8 billion-year-old radio signal discovered by astronomers — experts know ‘exactly’ where it came from


Astronomers have discovered an eight-billion-year-old radio signal.

The mysterious “fast radio burst” — identified as FRB 20220610A — lasted only a millisecond, but released the amount of energy our Sun emits over three decades. According to the journal Science.

An FRB is a pulse of radio-frequency electromagnetic radiation. The first was discovered in 2007 and hundreds of these cosmic flashes have been detected.

Many of these bursts last for microseconds before fading away, making it difficult to identify where they are coming from.

However, scientists were able to “precisely” determine where FRB 20220610A came from, astronomer Dr. Stuart Ryder of Macquarie University in Australia said in a statement.

Scientists believe that two or three galaxies exploded from merging and forming new stars. CNN reported.

One theory among scientists is that these explosions are the result of exploding stars.

FRB was detected early The Australian SKA uses Pathfinder, a radio telescope in the state of Western Australia.

Astronomers have discovered an eight-billion-year-old radio signal.

Astronomers used a large telescope in Chile to “search for the source galaxy” and found it to be older and farther away than any other FRB seen before.

According to CNN, scientists believe that FRBs can be used to “weight” the universe by measuring the matter between galaxies that is unaccounted for.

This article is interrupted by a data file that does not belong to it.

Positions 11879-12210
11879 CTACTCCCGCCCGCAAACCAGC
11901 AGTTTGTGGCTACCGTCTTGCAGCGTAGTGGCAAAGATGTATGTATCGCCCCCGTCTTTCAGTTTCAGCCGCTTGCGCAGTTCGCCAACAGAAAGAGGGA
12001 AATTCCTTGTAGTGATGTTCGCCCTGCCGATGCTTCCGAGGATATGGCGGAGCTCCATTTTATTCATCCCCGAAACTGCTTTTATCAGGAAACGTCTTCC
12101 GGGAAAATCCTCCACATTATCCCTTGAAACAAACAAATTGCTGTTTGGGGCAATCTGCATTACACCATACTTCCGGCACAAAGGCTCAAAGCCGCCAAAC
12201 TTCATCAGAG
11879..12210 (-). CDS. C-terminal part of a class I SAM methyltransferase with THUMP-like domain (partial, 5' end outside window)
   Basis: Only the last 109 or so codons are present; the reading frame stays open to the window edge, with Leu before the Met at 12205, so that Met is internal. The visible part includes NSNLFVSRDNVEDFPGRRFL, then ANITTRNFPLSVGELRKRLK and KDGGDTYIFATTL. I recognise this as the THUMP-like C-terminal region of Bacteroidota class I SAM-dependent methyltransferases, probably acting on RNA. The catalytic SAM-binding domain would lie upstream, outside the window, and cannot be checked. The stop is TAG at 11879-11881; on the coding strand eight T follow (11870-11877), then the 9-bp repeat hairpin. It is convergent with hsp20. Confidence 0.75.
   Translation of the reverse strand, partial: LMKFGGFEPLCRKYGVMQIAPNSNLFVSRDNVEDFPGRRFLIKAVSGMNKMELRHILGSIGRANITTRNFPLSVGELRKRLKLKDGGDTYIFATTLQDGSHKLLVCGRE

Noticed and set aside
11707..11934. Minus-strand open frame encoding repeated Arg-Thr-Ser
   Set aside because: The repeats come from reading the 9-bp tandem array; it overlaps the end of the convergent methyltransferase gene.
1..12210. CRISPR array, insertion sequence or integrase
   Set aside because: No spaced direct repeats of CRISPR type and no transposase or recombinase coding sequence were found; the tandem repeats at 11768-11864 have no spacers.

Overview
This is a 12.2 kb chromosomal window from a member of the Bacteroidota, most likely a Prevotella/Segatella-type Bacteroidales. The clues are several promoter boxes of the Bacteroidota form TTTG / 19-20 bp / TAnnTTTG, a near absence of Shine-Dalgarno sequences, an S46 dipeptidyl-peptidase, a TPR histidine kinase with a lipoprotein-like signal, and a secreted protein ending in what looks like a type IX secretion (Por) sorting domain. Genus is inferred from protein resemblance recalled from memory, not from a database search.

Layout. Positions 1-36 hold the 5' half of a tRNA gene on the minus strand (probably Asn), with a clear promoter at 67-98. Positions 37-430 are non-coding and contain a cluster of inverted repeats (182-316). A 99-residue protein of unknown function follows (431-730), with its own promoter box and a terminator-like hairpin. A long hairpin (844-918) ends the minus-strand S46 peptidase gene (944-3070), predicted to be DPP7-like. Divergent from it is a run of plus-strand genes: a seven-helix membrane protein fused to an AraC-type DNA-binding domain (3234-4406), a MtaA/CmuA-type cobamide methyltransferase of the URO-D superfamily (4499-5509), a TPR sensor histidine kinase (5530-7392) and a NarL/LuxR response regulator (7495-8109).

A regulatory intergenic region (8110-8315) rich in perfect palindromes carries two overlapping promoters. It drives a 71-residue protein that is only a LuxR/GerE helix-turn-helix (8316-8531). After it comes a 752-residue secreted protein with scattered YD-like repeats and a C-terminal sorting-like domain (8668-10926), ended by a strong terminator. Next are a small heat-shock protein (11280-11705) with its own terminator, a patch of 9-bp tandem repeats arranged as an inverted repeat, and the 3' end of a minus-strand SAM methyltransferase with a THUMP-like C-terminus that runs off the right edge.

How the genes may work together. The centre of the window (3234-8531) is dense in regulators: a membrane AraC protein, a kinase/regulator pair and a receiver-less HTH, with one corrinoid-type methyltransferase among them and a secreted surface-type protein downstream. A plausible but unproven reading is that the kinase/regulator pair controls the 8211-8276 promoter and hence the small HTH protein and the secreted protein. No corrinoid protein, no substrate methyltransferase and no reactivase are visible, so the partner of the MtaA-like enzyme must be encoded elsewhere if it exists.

“If we calculate the amount of ordinary matter in the universe — the atoms we’re all made of — more than half of what should be there today is missing,” said co-author Ryan Shannon.

The mysterious fast radio burst — identified as FRB 20220610A — lasted just a millisecond, but ejected the Sun’s energetic emission for more than 30 years. Scientists believe that two or three galaxies exploded from merging and forming new stars.
ESO/M. Grain fairs

“We think the missing material is hidden in the space between galaxies, but it may be too hot and diffuse to see using normal techniques.”

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FRBs can “sense” ionized matter and “see” electrons, Shannon said, allowing scientists to “measure how much matter is between galaxies.”

According to CNN, nearly 50 FRBs have been traced from their points of origin.

“It’s surprising that FRBs are so common,” Shannon said.

“It shows how promising the field can be.”

with post wires

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